Boat Reviews

Hood 55 Expedition

by Sail Staff, Posted August 8, 2008
Ted Hood has been designing seagoing yachts for over 50 years; his latest is an all-round ocean voyager. It’s designed with a tall rig for running before trade winds, and there’s also a big diesel to get to windward when time is short and the winds are from the wrong quarter. There’s comfortable seating behind either of the dual wheel stations, with good visibility in all directions. A remote
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Boat Reviews

102-Foot Sloop

by Sail Staff, Posted August 8, 2008

Monty North has started work on this sloop for a client who built a 78-foot ketch at the yard many years ago. The yacht’s overall length is the smallest that can accommodate the fly bridge and superstructure the owner wanted and do so without disturbing the sailing performance and looks of the classic hull form.

Designers worked for more than a year on the fly bridge concept. The


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Boat Reviews

Oyster 525

by Sail Staff, Posted August 8, 2008
Yet another new Oyster is under way, and as usual the design emphasis is a balanced combination of performance, comfort, and solid construction.

Designer Rob Humphreys has given the new yacht a larger cockpit than other designs in the size range. And like all Oysters, it is ergonomically designed for comfort.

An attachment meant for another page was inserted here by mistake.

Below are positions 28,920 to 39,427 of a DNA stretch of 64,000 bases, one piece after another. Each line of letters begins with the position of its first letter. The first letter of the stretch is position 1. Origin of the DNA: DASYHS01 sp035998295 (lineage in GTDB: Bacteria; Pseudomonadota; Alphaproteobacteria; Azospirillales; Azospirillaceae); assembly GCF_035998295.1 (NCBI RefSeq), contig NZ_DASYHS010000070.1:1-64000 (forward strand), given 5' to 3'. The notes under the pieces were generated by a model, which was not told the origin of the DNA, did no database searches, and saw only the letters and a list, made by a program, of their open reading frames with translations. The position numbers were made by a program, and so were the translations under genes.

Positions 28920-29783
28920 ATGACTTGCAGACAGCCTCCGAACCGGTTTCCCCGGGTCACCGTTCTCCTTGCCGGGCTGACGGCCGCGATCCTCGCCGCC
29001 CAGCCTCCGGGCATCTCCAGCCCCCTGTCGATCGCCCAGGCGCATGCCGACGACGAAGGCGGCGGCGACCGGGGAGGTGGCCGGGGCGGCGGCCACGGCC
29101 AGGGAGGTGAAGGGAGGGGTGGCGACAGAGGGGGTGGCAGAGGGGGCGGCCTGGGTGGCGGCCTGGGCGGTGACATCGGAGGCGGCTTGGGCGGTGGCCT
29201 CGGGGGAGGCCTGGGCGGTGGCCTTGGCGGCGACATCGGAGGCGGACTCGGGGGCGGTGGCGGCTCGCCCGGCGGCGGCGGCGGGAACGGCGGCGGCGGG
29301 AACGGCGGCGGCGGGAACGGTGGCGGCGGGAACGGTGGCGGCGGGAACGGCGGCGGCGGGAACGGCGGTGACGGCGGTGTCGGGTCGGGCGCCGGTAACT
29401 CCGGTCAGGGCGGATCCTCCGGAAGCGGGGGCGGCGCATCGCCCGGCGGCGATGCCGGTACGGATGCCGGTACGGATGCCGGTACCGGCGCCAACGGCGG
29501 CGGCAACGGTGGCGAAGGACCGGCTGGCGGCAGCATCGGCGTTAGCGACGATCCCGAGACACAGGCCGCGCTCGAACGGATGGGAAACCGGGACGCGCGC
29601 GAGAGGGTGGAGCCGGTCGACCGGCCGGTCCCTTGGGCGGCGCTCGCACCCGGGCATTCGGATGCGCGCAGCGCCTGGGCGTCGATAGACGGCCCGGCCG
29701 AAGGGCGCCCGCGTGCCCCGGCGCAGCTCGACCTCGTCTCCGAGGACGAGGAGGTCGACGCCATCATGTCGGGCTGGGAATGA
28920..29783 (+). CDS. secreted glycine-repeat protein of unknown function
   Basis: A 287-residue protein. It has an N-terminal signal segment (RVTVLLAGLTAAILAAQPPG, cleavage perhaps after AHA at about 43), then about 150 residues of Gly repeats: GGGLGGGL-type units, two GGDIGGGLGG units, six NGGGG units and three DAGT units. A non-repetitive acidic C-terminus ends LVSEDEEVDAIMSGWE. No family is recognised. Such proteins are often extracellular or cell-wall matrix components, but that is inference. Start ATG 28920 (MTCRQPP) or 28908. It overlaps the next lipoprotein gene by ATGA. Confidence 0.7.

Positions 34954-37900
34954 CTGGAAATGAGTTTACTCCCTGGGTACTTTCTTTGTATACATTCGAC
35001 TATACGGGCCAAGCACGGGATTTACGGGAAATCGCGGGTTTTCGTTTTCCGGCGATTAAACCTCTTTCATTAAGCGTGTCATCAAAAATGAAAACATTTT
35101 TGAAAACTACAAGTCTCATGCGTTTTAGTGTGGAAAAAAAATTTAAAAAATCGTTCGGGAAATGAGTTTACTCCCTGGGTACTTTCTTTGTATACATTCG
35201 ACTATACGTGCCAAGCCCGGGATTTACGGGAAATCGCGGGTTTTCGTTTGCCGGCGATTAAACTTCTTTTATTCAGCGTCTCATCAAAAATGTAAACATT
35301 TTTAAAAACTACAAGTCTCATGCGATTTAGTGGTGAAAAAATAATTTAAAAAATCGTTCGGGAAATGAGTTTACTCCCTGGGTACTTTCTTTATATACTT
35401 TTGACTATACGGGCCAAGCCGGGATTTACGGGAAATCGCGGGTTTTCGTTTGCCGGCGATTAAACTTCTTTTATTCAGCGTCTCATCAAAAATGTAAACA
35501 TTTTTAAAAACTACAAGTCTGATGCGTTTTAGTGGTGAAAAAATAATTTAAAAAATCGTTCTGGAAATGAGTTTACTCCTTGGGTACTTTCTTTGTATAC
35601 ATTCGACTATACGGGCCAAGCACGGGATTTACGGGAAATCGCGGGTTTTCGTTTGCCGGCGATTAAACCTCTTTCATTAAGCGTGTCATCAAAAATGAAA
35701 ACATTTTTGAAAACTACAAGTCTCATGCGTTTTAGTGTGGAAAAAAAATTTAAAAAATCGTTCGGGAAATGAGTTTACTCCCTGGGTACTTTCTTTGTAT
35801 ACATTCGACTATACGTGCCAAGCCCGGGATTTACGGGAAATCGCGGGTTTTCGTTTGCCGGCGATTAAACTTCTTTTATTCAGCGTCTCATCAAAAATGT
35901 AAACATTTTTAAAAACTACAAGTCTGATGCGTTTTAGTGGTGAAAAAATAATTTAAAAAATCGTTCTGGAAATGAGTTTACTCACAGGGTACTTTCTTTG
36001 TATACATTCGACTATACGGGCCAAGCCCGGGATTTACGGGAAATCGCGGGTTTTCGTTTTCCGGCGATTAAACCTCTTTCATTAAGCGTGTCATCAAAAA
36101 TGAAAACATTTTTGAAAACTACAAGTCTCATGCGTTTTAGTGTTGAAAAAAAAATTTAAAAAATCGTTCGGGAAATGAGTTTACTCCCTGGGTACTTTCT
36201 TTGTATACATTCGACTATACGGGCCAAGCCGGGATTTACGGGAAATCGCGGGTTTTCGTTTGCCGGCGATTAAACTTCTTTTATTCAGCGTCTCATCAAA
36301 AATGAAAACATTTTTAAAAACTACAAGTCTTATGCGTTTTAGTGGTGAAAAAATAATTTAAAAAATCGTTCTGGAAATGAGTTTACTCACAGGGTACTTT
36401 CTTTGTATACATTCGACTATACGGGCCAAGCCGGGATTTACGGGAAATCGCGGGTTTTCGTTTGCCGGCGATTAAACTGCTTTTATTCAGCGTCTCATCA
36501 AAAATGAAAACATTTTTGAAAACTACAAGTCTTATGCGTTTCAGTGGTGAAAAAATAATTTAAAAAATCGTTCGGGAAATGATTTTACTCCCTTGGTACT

Belowdeck accommodations include a spacious saloon, three guest cabins, and an


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Boat Reviews

Wauquiez Pilot Saloon 55

by Sail Staff, Posted August 8, 2008
The largest design to date in the venerable Wauquiez line of seagoing craft is moving toward a launch date expected at the end of the year. A main feature of the design is the arch that supports the mainsheet, bimini, cockpit speakers, and lights. The yacht’s primary winches are electric and can be controlled from either of the dual steering stations. Both the main and genoa sheets are led aft
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Boat Reviews

Oyster 655

by Sail Staff, Posted August 7, 2008

The Oyster 655 is the latest model in Oyster’s new g5 series of Kevlar/carbon deck-saloon cruisers. The hull lines were created and drawn by naval architect Rob Humphreys and Oyster’s own experienced in-house design team, with engineering assistance from the composite engineering company High Modulus. As a result, the 655’s single-skin hull has an E-glass/carbon/Kevlar composite laminate that


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SAIL Magazine and the Boston Sailing Center come together to teach the rolling hitch, an essential sailing knot that is most often used to release an override on a winch

Facnor's flat deck furler on a J/111

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